The Spectator

Letters | 26 October 2017

Also: French vs UK law; perceived hate crime; acquiring grit; love of the index

Meeting halfway

Sir: If our Brexit negotiator David Davis has not read Robert Tombs’s wonderful article ‘Lost in translation’ (21 October) on how different the French and the British can be when it comes to the negotiating table, he really should, as it splendidly exemplifies how useful history can be.

The trouble is, of course, that politicians are often too busy to read history, or that historians get round to writing something useful too late to exert practical influence. In this instance, however, there is still time: manufactured deadlines can be adjusted, and (given adequate cross-cultural empathy) accommodations can be reached.
Brian Harrison

Oxford

The law in France

Sir: Robert Tombs highlights the differences between the UK and France brilliantly. My prime reason for voting for Brexit is that the laws in these two countries are basically different. Here, they are essentially made from grass roots upwards, our Common Law. There, they come down from the top, Napoleonic Law. The former have the respect of the people, and are generally adhered to; in France there is the sense that they are imposed from the top, and are therefore held in some contempt. So when I need something that’s been banned in the EU, I will not find it in the UK, but put it on my list for my next visit to France.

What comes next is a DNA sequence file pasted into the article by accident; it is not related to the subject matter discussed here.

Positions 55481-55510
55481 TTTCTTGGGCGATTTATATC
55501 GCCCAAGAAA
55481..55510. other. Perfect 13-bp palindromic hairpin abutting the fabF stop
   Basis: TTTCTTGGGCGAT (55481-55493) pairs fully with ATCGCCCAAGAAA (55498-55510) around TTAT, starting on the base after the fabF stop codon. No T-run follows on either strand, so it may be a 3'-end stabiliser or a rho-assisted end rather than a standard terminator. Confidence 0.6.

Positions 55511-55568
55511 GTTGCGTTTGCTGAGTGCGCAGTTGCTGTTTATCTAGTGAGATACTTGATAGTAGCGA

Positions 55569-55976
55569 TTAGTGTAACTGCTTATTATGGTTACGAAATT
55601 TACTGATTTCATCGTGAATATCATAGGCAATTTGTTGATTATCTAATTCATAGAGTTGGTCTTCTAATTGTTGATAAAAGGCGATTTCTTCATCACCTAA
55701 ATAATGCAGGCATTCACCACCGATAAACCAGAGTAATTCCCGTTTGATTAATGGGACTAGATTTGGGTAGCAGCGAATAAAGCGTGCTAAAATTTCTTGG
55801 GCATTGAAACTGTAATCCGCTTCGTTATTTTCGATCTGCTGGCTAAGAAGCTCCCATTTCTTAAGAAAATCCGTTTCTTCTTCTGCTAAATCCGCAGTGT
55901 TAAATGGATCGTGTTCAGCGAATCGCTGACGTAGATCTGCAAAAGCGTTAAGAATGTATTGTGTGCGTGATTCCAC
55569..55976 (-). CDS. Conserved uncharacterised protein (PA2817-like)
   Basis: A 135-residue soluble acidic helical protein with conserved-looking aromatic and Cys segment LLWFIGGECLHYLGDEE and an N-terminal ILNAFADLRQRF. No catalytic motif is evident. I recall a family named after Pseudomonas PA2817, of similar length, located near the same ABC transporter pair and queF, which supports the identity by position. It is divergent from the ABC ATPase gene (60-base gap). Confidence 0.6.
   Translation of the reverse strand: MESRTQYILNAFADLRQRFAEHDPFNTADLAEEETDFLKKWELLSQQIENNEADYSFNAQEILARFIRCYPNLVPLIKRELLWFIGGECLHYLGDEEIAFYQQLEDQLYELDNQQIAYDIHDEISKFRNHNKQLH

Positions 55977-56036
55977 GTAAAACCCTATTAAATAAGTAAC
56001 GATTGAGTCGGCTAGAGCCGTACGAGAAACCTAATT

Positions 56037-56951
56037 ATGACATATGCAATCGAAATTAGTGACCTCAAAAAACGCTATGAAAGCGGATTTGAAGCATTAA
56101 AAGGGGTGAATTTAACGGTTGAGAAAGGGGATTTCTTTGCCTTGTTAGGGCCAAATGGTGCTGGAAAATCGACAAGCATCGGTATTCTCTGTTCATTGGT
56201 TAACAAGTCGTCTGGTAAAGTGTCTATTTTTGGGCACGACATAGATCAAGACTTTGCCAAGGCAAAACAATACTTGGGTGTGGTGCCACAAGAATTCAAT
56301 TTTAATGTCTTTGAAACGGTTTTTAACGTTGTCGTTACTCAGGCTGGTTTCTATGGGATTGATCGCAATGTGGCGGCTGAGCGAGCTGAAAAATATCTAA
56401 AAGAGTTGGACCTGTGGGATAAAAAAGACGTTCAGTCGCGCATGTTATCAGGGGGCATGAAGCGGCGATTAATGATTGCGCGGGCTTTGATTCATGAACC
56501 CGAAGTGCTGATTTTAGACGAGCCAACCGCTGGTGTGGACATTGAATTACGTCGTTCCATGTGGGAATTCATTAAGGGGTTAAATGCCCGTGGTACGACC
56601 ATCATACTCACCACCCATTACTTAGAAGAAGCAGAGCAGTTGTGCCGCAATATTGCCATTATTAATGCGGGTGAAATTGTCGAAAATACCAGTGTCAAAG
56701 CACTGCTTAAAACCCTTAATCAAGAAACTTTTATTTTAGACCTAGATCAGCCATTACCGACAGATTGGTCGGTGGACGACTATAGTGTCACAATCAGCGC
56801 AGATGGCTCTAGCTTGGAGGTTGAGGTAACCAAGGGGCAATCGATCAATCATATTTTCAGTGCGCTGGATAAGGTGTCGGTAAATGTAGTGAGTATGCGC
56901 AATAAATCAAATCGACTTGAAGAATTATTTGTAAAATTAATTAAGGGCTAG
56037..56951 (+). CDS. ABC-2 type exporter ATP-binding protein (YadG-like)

Martin Bloomfield

Kingston, Surrey


Perceived hostility

Sir: Those concerned over the ever-increasing limitation to free speech so aptly reported in Lionel Shriver’s recent article (‘The young oppress their future selves’, 21 October) might have their anxieties doubled having read the Crown Prosecution Service’s Public statement on prosecuting racist and religious hate crime from August this year:

‘We have agreed with the police a shared definition. This is wider than the legal definition [previously agreed]… to ensure that we capture all relevant cases:

‘Any incident/crime which is perceived by the victim or any other person, to be motivated by hostility or prejudice based on a person’s race or religion or perceived race or religion … the presence of any such motivation or hostility will mean it is more likely that a prosecution is required.

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